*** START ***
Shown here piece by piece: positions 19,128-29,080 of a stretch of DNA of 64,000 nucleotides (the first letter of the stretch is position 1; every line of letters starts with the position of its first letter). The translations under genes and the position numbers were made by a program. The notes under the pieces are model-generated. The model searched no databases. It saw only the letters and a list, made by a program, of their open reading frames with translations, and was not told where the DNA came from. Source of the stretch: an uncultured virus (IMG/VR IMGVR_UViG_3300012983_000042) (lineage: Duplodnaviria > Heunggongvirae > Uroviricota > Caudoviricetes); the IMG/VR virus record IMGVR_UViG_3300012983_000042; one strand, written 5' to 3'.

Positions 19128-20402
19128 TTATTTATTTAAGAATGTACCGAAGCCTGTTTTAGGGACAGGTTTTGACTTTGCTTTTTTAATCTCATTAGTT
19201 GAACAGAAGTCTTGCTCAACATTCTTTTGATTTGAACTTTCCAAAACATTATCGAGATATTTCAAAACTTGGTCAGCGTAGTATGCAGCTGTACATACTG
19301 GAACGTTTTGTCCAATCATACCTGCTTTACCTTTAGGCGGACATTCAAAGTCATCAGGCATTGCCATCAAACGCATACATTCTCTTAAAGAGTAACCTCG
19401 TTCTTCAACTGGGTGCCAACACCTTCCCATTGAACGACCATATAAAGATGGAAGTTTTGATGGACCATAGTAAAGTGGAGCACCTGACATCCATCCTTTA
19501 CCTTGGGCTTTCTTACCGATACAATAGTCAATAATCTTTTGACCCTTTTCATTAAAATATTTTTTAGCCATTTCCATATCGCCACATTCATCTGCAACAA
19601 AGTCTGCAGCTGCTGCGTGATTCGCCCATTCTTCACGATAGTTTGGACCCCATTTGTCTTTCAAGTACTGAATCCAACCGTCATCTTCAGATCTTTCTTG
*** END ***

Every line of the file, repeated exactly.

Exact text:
Shown here piece by piece: positions 19,128-29,080 of a stretch of DNA of 64,000 nucleotides (the first letter of the stretch is position 1; every line of letters starts with the position of its first letter). The translations under genes and the position numbers were made by a program. The notes under the pieces are model-generated. The model searched no databases. It saw only the letters and a list, made by a program, of their open reading frames with translations, and was not told where the DNA came from. Source of the stretch: an uncultured virus (IMG/VR IMGVR_UViG_3300012983_000042) (lineage: Duplodnaviria > Heunggongvirae > Uroviricota > Caudoviricetes); the IMG/VR virus record IMGVR_UViG_3300012983_000042; one strand, written 5' to 3'.

Positions 19128-20402
19128 TTATTTATTTAAGAATGTACCGAAGCCTGTTTTAGGGACAGGTTTTGACTTTGCTTTTTTAATCTCATTAGTT
19201 GAACAGAAGTCTTGCTCAACATTCTTTTGATTTGAACTTTCCAAAACATTATCGAGATATTTCAAAACTTGGTCAGCGTAGTATGCAGCTGTACATACTG
19301 GAACGTTTTGTCCAATCATACCTGCTTTACCTTTAGGCGGACATTCAAAGTCATCAGGCATTGCCATCAAACGCATACATTCTCTTAAAGAGTAACCTCG
19401 TTCTTCAACTGGGTGCCAACACCTTCCCATTGAACGACCATATAAAGATGGAAGTTTTGATGGACCATAGTAAAGTGGAGCACCTGACATCCATCCTTTA
19501 CCTTGGGCTTTCTTACCGATACAATAGTCAATAATCTTTTGACCCTTTTCATTAAAATATTTTTTAGCCATTTCCATATCGCCACATTCATCTGCAACAA
19601 AGTCTGCAGCTGCTGCGTGATTCGCCCATTCTTCACGATAGTTTGGACCCCATTTGTCTTTCAAGTACTGAATCCAACCGTCATCTTCAGATCTTTCTTG